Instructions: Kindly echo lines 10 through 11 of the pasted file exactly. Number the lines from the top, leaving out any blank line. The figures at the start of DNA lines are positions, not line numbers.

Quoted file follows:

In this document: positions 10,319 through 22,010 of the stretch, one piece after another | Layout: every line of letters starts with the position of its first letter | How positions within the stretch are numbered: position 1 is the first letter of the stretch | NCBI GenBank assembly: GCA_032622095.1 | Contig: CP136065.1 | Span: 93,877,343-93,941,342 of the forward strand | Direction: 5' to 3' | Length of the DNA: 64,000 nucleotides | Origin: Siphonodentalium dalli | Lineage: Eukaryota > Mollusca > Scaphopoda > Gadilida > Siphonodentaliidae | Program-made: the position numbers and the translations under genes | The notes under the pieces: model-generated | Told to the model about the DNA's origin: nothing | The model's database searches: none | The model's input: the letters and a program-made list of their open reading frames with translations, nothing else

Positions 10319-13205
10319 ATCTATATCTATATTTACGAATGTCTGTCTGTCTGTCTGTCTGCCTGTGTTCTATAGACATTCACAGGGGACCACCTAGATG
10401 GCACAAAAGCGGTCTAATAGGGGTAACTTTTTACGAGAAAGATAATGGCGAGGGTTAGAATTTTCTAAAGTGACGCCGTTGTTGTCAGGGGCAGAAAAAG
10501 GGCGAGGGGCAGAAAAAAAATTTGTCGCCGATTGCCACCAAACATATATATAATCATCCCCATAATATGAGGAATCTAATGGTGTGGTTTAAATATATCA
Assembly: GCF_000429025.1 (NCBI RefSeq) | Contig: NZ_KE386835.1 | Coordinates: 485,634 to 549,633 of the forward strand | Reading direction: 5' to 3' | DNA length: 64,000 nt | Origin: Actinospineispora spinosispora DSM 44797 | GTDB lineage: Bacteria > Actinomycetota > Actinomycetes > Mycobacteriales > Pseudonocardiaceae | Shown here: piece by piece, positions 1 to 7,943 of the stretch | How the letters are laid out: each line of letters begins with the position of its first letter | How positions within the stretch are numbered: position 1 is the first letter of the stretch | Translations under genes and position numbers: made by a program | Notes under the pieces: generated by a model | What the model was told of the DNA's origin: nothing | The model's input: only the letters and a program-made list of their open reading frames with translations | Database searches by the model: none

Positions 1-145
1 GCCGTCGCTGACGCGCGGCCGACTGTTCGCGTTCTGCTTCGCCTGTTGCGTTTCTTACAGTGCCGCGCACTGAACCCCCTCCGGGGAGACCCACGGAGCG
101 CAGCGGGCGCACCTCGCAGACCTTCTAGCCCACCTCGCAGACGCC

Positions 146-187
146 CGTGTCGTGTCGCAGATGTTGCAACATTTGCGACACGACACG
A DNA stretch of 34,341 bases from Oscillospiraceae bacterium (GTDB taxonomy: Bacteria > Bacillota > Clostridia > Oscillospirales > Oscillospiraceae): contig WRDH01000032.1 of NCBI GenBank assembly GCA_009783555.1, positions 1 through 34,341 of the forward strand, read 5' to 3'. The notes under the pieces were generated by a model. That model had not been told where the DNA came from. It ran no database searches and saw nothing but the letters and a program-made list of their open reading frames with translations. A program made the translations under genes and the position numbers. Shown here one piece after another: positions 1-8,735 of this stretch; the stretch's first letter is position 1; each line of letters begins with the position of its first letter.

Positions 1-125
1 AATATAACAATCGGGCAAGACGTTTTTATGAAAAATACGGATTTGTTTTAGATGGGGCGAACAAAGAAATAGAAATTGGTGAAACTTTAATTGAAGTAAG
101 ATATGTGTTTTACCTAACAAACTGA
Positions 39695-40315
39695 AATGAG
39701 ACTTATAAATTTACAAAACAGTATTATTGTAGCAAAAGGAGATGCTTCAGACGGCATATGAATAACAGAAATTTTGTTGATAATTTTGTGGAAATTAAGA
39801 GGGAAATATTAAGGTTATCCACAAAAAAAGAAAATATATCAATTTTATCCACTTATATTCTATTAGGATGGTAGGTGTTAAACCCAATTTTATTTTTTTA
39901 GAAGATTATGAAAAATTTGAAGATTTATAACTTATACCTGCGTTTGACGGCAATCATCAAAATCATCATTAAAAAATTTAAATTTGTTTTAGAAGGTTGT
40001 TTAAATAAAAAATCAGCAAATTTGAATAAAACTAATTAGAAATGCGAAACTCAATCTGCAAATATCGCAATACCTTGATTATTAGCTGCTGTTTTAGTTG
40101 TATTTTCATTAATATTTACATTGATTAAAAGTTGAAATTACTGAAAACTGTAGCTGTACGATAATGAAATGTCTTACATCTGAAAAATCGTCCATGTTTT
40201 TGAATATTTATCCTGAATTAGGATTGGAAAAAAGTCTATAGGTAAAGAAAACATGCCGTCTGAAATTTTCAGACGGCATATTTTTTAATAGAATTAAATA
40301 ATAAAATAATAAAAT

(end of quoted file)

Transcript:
Positions 146-187
146 CGTGTCGTGTCGCAGATGTTGCAACATTTGCGACACGACACG